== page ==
I recently learned about the term "context collapse". From Wikipedia:
Context collapse "generally occurs when a surfeit of different audiences occupy the same space, and a piece of information intended for one audience finds its way to another"
This article led me to this topic: "What's 'Context Collapse'? Understanding it Can Mean a More Fulfilling Online Life", which describes how context collapse affects how people interact online, mostly through social media. Quoting:
Here's how context collapse plays out online. When you have Facebook friends numbering in the thousands, your audience becomes a little difficult to speak to all at once.
In an article for sapiens.org, Sophia Goodman described it as “trying to comfortably chat with your mother, bar buddy, work colleague, and ex-boyfriend at the same time.”
In a place where parents, colleagues, bosses and friends all congregate, you can find it difficult to be yourself. Or, rather, to decide which self to be.
While I can understand why some people might have trouble with this phenomenon (for example, teenagers who present a different "self" to parents/relatives vs friends, or people who have a lot of insecurities or anxieties), I find it a bit difficult to relate to for some reasons:
- I consider my online persona to be generally an "authentic" representation of myself online, and I generally don't feel the need to switch contexts depending on the audience. That is to say, I don't feel like I have multiple "selves" that I can choose to be.
- I've been writing on the internet via this blogging thing longer than most people, way before the whole explosion of social media so I have a good sense of what I can and can't write about in public. Even at work before there was social media, I had the habit of setting a status message on our instant messaging system, mostly sharing quotes and trivia and shitposts and such, early practice for Twitter I guess.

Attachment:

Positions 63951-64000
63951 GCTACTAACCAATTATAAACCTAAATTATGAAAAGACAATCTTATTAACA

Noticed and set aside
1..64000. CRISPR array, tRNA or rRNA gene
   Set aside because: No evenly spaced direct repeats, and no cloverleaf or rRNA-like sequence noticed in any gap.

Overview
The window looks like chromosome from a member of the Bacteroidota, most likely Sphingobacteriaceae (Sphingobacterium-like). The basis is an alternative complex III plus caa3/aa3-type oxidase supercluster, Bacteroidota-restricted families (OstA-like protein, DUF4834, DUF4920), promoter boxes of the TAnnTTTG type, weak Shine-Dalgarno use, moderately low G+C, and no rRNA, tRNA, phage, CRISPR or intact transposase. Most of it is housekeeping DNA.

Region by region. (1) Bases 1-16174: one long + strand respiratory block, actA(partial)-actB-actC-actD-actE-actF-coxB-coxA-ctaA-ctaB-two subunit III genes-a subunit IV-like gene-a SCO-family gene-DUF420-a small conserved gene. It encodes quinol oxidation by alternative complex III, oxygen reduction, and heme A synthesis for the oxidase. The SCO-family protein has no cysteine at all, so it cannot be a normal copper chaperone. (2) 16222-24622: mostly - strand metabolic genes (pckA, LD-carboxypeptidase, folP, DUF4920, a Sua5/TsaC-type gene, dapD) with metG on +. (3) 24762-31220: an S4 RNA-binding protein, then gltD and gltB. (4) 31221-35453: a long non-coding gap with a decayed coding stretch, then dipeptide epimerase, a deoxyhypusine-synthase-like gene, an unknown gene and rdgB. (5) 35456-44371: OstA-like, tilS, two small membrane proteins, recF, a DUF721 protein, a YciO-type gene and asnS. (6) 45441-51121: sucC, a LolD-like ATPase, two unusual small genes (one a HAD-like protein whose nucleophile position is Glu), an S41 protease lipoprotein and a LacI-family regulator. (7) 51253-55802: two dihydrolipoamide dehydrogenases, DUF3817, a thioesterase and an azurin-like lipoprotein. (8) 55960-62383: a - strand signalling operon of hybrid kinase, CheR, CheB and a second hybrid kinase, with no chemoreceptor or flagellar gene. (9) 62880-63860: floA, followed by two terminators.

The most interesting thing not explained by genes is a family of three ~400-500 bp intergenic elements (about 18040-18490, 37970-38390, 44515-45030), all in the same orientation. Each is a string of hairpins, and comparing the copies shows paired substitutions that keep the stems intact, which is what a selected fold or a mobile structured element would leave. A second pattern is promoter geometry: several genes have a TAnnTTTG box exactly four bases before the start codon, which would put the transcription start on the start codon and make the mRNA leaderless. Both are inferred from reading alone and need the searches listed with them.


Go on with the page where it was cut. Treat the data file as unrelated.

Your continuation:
- Probably because of (2), by the time the social media explosion came about, I was already an adult who was generally comfortable in his own skin, and whatever insecurities or anxieties I did have, they were mostly worries about the future that I didn't mind writing about. I learned about being vulnerable in public and shrugging it off early on.
This is probably also why I tend to use my real name online and avoid having multiple accounts ("alts") as I don't see the need.
The article also says:
People are also avoiding context collapse by turning to more ephemeral mediums, like Instagram stories and Snapchat. These posts don’t stick around, so you can share without as much worry about the consequences.
Given that, I suppose it's also no surprise that I dislike ephemeral forms of social media
I suppose it can be different especially for those people who had to grow up being online during their formative years, as it can be challenging being an insecure teenager in public. Platforms like Facebook actually provide tools to help with context-switching though, since you can fine tune the privacy settings of each post so that only specific audiences can see it. I suspect very few users actually use those features though.
From the article again:
If you do stick around, don’t expect to ever find that “authentic” online version of yourself.
“There really isn’t such a thing,” Marwick said. “It’s really always a performance."
Even assuming this is true online, it's the same thing as it is in real life. Even if it's a performance, I consider my online persona "authentic", in the sense that it's basically the same performance in real life.
Somewhat related: around the time people started talking more about politics etc on social media, I noticed it becoming more common that people with larger followings would post something, and some of their followers have complaints like "I follow you for your [niche topic] insights, you should stop posting about [politics/religion/thing I don't like or have no interest in]."
This is some kind of reverse context collapse where you only view certain people through a particular context, when in fact they are real, complex human beings with a variety of interests. I like it when the people I follow (mostly on Twitter/Masto) are able to post about different kinds of things and don't just stick to a single topic as if they were a "brand"; it somehow feels more real, and at the same time, helps diversify my world view. For the same reason, I also prefer following/reading personal blogs and dislike blogs that are just technical how-tos and such.
The internet might be a better place if we could all feel comfortable being ourselves online. Perhaps that starts with all of us being kinder to other internet strangers by default.